The what to do about it is harder. I could give up the conception I have of myself as someone who is and should be an editor and instead just have a job because jobs give you money and money is what you need. I don’t know that that would result in NOT feeling like I and my life are being wasted, though. Giving up feels like failure. And if you’ve put a lot of effort into something only to fail at it, that’s wasted effort, right?

    Since “wasted” implies an active squandering, I’m not sure that any other area applies. Can’t say I’ve wasted my life being alone as simply that’s how it’s been, despite any effort I may make. It may be “a waste” if my friends’ opinions are to be believed, but not because I’ve invested effort in avoiding finding someone.

  2. I don’t know, Magess. Seneca focuses very much on the *now*. Which is to say, I believe he’d think that a person who lives successfully in the moment, without giving in overmuch to pettiness or other base emotions, is therefore successful in some guise.

    I think being alone is often a fine thing, made not good by a society that defines people by their relationships too much. I remember being very much alone during certain years of college, but I never felt lonely. I liked being alone.

    For my own part, I feel I’ve squandered time on the internet–thus my emphasis in the short review–and I am working hard to change myself in that regard. Seneca is very calming to me–very practical, too.

    Jeff

  3. Bill Ectric says:

    I have always wanted to be a writer as long as I can remember, but got side-tracked.

    I started college in 1978 as an English Major, but someone recommended taking english education classes so I could “fall back on” teaching if writing didn’t pay the bills. Once introduced to the education faculty, I let some well-meaning prof talk me into changing my major to elementary education with the prospect of “helping kids learn how to read.” I got my elementary education degree but soon discovered I don’t have the patience for 20 little kids, so I gave up teaching, worked at a myraid of manual labor jobs, and finally got an office job with the State of Florida.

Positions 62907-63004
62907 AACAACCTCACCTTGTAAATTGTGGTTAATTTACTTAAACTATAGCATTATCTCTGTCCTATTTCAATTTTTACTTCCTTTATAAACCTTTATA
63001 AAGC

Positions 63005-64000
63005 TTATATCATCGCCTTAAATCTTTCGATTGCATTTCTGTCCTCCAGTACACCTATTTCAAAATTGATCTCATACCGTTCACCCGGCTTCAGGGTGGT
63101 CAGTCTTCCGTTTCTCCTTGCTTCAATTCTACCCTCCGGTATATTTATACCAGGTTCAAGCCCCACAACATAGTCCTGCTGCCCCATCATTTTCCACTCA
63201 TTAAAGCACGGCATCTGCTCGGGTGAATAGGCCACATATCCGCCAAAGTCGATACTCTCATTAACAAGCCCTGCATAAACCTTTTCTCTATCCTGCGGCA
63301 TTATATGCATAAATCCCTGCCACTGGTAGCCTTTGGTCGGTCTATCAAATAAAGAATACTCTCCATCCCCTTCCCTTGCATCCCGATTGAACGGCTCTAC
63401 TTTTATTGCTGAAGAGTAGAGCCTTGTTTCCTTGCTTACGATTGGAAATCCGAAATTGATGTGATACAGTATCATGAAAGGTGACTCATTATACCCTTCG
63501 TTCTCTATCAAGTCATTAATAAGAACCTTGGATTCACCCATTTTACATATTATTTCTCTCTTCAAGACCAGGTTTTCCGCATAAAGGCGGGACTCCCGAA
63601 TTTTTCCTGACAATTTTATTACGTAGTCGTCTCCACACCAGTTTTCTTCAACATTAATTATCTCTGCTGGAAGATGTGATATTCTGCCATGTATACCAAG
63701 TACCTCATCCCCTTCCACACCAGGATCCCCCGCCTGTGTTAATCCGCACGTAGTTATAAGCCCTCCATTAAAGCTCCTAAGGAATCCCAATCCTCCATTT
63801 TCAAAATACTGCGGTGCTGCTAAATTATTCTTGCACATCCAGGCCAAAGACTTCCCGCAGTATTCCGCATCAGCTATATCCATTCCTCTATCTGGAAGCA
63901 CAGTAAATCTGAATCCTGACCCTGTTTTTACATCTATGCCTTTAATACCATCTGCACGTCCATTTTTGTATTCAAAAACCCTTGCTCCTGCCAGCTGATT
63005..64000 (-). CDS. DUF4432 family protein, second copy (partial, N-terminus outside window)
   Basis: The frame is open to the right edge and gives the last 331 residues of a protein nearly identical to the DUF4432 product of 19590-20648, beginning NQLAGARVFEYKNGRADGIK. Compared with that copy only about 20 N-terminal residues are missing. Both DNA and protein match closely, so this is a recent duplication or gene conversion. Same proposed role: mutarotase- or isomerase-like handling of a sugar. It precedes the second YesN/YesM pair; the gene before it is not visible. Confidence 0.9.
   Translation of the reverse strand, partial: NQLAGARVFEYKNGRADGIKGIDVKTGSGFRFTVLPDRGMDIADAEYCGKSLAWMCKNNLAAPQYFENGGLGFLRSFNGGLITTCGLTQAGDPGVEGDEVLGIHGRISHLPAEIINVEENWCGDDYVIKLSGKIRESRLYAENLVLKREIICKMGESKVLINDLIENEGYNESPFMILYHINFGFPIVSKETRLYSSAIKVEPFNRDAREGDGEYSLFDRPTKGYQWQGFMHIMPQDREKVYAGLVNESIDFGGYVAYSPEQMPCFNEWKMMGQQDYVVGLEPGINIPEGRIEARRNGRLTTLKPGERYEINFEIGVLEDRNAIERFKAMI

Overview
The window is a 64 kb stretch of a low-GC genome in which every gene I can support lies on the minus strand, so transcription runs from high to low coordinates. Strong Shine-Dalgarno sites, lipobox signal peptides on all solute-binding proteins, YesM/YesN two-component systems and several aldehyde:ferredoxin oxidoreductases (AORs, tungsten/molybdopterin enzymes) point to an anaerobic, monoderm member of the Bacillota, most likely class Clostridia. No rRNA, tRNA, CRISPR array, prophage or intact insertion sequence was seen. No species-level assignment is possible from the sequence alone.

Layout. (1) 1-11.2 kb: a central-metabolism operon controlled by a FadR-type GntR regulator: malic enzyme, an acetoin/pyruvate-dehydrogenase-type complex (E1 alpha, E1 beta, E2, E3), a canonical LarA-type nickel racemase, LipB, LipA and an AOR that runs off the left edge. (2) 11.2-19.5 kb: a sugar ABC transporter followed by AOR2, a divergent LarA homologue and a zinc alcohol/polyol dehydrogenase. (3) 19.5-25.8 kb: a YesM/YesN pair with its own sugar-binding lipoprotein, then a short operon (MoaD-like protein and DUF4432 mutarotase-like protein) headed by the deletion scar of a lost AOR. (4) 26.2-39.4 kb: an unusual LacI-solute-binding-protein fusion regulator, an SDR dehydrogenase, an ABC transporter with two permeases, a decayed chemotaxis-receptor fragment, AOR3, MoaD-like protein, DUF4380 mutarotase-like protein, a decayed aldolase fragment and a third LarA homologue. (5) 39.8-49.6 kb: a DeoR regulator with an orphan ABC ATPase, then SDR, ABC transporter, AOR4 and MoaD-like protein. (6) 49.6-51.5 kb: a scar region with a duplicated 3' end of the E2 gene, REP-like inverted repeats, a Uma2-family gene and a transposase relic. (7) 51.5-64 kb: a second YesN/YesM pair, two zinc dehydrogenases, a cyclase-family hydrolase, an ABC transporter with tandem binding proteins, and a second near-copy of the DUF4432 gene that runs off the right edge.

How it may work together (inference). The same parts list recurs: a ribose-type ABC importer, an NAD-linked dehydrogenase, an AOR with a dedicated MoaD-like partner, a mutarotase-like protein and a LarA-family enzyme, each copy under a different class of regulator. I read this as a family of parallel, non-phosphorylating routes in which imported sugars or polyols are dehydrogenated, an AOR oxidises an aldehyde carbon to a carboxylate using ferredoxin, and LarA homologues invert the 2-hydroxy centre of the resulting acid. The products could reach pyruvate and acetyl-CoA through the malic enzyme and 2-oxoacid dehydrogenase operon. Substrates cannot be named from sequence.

It does no good to mourn the past, so I’ve been writing and studying how to write for the few five years, and gleaning good tips from blogs like Ecstatic Days.

    I may yet go back to school for a Masters in English, but in the meantime, I can do exactly what I would do if I were in college, which involves the analyzing literary conventions, traditions, and developments in contemporary lit theory, lots of reading of course, and synthesizing it all into some original writing of your own, which maybe gets published.

    Some time ago I gave up caring if people thought I was either obsessed or self-centered about all this. Like the song says, “I’ve made up my mind . . . I ain’t wastin’ no more time . . .”

    Thoreau must have been familiar with Seneca.

  4. Bill Ectric says:

    Now if I could only learn to prrof-read my blog entries so I don’t come off like a dumb-ass.

  5. Cheryl says:

    I know people who think that every second I have spent reading, writing about or talking about fiction has been wasted. I beg to disagree.

  6. Grant Stone says:

    The wifi off switch (or pulling out the network cable) is a sweet, sweet thing. Both with writing and in my day job I’ve seen great results by single tasking, which is really just your good old Zen being present in the moment stuff.

    Strangely enough, I get far more done now, with three kids and having to find spare 30-40 minute chunks of free time than I ever did when it was just me. The years I spend lying on a couch watching Star Trek and eating Pringles? I’ll never get them back.

  7. Larry says:

    Gotta love the Stoics, huh? :D One thing I’d add to the Seneca commentary is (and I’m speaking from short quips I had to read in Latin class 15 years ago) that he favors reflection as well. Balancing out being “in the moment” and reflecting on what is transpiring is very difficult to do; it is also very worthwhile.